ForumTouchy Subjects ► UHaul Anti-Nicotine Hiring Prolicy
UHaul will no longer hire anybody who is a known nicotine user. It's unclear if all employees currently at UHaul will need to live up to this standard.

Should it be legal for a company to discriminate in employment based on recreational, off hours use of a legal product?
  
I believe it has been done for alcohol in the past.

Whether it should be is a rather different question. I would say that only your on-the-job behaviour is relevant but I am of a distinctly libertarian persuasion. I expect others to disagree.
  
Definitely not. Especially for a product that can't impair your job performance.

I had a landlord once who insisted there was to be no smoking anywhere on the property. No smoking inside is fine, who does that anyway, it stains and smells. But telling us we're not allowed to smoke outside either is just controlling our lives, we're not loitering down the street every time we want a cigarette.
  
This reading provides an interesting perspective that I think is relevant here: link
(published in the Best American Essays 2017)
  
I am absolutely for a private property owner/operator being permitted to ban smoking on their premises. That's different from a company saying people who smoke on their own time can't work here at all.

Seems like if UHaul actually cared about the health of employees, though, they would subsidize resources to help employees quit smoking, and would have a policy about only firing employees for tobacco after the employee refuses to attempt to quit or fails to attempt to quit after sufficient resources were provided.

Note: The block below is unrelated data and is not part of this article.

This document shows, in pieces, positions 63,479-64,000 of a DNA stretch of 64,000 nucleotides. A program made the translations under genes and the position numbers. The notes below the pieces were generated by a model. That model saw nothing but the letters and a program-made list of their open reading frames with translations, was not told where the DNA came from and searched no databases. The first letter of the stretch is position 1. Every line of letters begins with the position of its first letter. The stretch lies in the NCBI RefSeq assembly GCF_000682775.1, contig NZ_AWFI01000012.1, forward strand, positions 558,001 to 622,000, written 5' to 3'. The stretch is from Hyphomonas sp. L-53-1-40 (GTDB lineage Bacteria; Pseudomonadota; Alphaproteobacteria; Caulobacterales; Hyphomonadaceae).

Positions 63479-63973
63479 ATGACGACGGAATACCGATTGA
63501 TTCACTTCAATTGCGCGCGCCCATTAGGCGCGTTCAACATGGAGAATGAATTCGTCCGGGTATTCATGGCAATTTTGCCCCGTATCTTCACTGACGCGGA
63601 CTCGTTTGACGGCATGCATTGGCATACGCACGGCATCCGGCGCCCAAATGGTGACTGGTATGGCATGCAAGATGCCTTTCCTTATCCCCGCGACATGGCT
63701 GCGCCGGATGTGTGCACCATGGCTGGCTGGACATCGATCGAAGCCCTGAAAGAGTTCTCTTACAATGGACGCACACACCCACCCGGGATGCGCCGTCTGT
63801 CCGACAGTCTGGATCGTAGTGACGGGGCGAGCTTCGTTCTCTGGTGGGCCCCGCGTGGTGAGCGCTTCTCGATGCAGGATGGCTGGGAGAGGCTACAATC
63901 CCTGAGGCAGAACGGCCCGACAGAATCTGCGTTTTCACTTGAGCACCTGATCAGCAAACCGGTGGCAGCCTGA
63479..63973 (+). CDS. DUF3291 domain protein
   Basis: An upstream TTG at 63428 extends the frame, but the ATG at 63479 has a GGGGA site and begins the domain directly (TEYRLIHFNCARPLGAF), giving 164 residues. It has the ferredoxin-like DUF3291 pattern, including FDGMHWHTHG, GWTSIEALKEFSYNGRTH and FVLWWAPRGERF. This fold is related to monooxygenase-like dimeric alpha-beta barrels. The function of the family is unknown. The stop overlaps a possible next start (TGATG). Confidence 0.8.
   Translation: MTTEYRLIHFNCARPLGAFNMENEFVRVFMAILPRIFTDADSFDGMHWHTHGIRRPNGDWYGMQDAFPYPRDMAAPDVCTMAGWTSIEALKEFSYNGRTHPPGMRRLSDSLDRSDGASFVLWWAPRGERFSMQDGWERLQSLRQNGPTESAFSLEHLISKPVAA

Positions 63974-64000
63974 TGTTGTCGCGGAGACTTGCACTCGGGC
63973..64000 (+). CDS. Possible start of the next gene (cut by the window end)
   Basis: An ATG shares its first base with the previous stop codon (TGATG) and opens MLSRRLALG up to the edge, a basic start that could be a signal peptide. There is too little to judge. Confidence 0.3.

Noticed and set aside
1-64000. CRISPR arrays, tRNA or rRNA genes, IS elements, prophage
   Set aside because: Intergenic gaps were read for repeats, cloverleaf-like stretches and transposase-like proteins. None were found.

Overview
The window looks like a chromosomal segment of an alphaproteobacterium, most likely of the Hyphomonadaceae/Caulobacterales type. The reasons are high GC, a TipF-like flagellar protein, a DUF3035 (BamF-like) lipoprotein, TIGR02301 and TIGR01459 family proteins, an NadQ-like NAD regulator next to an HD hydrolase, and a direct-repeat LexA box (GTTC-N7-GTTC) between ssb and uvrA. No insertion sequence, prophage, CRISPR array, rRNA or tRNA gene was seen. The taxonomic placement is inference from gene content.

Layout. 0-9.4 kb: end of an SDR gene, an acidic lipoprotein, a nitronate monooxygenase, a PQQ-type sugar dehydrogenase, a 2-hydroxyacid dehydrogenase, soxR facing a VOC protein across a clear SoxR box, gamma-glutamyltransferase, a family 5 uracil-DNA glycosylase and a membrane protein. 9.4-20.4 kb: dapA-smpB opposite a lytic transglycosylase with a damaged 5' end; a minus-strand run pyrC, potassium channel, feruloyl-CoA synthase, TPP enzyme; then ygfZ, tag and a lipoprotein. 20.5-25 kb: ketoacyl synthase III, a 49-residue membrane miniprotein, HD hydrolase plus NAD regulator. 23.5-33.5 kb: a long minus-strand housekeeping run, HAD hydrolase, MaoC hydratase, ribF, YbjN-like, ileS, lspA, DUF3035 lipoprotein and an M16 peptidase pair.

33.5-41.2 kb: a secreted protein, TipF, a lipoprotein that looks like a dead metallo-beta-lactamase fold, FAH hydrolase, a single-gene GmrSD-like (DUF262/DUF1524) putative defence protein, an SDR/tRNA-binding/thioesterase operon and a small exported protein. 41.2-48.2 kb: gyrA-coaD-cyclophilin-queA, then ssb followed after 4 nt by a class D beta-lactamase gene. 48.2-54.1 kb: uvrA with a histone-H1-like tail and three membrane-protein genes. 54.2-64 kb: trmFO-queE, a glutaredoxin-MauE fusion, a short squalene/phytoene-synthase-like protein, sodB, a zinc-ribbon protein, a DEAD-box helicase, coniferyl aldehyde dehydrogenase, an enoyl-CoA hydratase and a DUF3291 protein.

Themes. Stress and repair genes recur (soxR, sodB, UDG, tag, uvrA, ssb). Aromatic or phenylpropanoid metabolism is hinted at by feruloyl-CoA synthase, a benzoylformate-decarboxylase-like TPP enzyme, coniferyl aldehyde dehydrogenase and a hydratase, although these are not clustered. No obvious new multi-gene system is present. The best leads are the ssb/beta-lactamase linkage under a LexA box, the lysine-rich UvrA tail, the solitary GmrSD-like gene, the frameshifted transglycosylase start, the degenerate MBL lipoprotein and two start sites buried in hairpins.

Simply not hiring or firing an employee for using tobacco isn't compassionate and it doesn't make the workforce healthier. What it does is take smokers, who are disproportionately poor and non-white, and make it less likely that they'll be able to quit.

Millpond said:
I had a landlord once who insisted there was to be no smoking anywhere on the property. No smoking inside is fine, who does that anyway, it stains and smells. But telling us we're not allowed to smoke outside either is just controlling our lives, we're not loitering down the street every time we want a cigarette.
I live on the ground floor of an apartment in Brooklyn (old building, no ventilation except one set of windows). Smokers stand near my window and blow smoke into my apartment for combined hours a day. I inhale enough smoke for it to be a health concern. Just because you're outside doesn't mean you're not impacting others on the property.
  
I'm not sure what you mean about smoking outside affecting people inside, if the tenants are outside then no one's inside. The landlord didn't care about our health. We refused to sign, and she backed down and crossed it out.